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Measurement is an essential part of empirical research. As such, understanding whether the frame of reference in which a measurement occurs is inertial is essential for accurate data. As a rotating sphere, Earth is a non-inertial frame of reference and gives rise to fictitious forces. These forces are derived through vector algebra and further solved through matrix differential equations. The final solution for how velocity evolves over time results in sinusoidal functions with a period of 24 hours for Earth. To test the equations further, rational scenarios are proposed for different locations on the surface of Earth involving different initial velocities, resulting in expected behavior. It is also important to demonstrate that the complete set of solutions collapse into basic kinematic equations for an inertial frame of reference under gravity when rotation of the system is absent.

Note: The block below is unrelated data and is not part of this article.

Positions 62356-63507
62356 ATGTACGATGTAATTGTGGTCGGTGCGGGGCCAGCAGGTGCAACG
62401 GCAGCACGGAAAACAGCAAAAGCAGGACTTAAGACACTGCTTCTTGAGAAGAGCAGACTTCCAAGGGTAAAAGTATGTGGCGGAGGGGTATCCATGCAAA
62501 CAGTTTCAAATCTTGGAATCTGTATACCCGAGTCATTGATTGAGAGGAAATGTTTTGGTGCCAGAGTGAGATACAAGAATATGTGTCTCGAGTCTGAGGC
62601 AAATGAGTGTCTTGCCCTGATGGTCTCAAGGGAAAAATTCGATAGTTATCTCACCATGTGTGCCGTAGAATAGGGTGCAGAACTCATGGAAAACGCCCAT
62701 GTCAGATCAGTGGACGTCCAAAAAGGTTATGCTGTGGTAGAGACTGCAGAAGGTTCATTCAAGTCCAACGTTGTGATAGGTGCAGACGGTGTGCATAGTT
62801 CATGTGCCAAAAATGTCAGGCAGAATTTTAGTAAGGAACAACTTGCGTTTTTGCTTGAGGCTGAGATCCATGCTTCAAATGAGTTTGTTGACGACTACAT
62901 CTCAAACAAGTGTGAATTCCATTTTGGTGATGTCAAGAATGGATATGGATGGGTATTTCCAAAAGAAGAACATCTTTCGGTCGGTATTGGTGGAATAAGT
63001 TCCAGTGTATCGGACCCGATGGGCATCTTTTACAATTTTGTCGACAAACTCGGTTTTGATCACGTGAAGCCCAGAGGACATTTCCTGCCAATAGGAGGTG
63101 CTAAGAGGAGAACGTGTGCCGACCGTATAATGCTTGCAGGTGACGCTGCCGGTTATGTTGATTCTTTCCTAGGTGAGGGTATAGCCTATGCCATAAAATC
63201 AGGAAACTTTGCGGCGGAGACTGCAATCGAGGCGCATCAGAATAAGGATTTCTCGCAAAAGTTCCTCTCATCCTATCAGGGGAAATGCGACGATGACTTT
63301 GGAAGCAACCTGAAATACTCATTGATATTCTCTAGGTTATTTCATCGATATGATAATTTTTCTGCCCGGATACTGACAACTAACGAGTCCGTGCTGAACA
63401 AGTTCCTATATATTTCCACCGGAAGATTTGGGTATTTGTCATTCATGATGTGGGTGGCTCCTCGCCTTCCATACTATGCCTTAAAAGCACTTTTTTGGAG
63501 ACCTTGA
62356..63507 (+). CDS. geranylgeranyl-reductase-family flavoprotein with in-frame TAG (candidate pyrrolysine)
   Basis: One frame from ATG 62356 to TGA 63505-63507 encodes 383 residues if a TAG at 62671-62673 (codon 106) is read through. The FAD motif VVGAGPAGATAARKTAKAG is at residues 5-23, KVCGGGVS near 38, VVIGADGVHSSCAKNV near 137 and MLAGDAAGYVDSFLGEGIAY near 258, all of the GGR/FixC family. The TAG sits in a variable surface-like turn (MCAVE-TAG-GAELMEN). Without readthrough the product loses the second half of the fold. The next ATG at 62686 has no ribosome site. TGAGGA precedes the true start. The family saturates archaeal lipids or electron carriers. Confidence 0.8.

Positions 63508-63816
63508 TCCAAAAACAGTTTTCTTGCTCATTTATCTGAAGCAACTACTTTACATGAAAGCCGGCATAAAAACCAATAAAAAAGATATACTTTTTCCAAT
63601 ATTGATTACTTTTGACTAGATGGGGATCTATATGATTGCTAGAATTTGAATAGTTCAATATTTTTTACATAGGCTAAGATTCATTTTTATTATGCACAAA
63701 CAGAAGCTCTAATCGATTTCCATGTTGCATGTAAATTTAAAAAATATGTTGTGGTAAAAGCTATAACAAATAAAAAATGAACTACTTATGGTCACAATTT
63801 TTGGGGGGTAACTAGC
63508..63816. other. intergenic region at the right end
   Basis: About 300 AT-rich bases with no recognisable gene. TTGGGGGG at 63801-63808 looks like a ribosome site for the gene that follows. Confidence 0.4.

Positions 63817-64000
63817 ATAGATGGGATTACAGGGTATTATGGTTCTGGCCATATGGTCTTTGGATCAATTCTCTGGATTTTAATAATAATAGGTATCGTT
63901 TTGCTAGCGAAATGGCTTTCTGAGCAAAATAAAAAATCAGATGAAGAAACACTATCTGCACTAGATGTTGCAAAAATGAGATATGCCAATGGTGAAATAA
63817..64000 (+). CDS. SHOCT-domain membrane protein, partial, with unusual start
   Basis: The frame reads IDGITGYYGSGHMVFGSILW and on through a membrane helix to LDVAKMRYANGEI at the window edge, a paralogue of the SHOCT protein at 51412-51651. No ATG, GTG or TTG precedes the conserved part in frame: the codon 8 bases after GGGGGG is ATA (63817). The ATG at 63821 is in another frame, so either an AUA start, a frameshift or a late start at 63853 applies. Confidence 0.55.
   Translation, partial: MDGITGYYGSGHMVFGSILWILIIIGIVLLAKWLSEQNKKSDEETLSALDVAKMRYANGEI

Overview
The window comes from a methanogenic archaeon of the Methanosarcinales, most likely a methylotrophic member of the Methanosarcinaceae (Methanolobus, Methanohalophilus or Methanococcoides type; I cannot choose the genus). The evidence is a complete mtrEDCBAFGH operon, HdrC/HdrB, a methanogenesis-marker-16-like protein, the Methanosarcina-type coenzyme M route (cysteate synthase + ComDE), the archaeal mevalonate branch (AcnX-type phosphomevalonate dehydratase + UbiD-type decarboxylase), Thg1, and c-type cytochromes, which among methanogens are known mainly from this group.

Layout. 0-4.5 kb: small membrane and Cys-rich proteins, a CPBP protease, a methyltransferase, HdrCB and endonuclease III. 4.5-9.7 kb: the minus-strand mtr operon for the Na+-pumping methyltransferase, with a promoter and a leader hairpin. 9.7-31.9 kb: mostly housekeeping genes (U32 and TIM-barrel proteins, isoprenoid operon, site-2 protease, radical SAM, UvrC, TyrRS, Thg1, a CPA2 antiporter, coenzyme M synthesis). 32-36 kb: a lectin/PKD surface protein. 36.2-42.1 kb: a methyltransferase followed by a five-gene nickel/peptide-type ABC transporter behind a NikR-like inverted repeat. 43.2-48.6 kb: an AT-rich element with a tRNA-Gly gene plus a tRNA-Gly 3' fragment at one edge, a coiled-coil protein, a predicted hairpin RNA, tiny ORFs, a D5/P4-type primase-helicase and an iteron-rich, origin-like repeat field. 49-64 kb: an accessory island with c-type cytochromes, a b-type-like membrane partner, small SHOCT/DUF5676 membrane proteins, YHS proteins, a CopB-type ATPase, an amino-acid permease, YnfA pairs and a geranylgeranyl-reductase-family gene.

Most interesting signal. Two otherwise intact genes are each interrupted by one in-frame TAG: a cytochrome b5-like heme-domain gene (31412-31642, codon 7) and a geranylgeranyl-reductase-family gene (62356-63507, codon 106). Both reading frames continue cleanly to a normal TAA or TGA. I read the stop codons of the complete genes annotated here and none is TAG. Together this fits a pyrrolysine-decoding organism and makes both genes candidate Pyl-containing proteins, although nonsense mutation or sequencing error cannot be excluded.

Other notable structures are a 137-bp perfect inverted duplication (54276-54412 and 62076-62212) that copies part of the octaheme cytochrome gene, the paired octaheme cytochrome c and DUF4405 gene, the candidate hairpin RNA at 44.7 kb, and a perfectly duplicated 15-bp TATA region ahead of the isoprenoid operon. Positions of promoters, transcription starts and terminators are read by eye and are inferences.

Course: Math 488 – Senior Capstone
Grand Forks, ND
Coriolis, fictitious force, Green’s Function, non-inertial frame, coupled equations, azimuthal symmetry, matrix differential equation
Sponsel, Nicholas L., "Equations of Motion in a Rotating Noninertial Reference Frame" (2018). Essential Studies UNDergraduate Showcase. 16.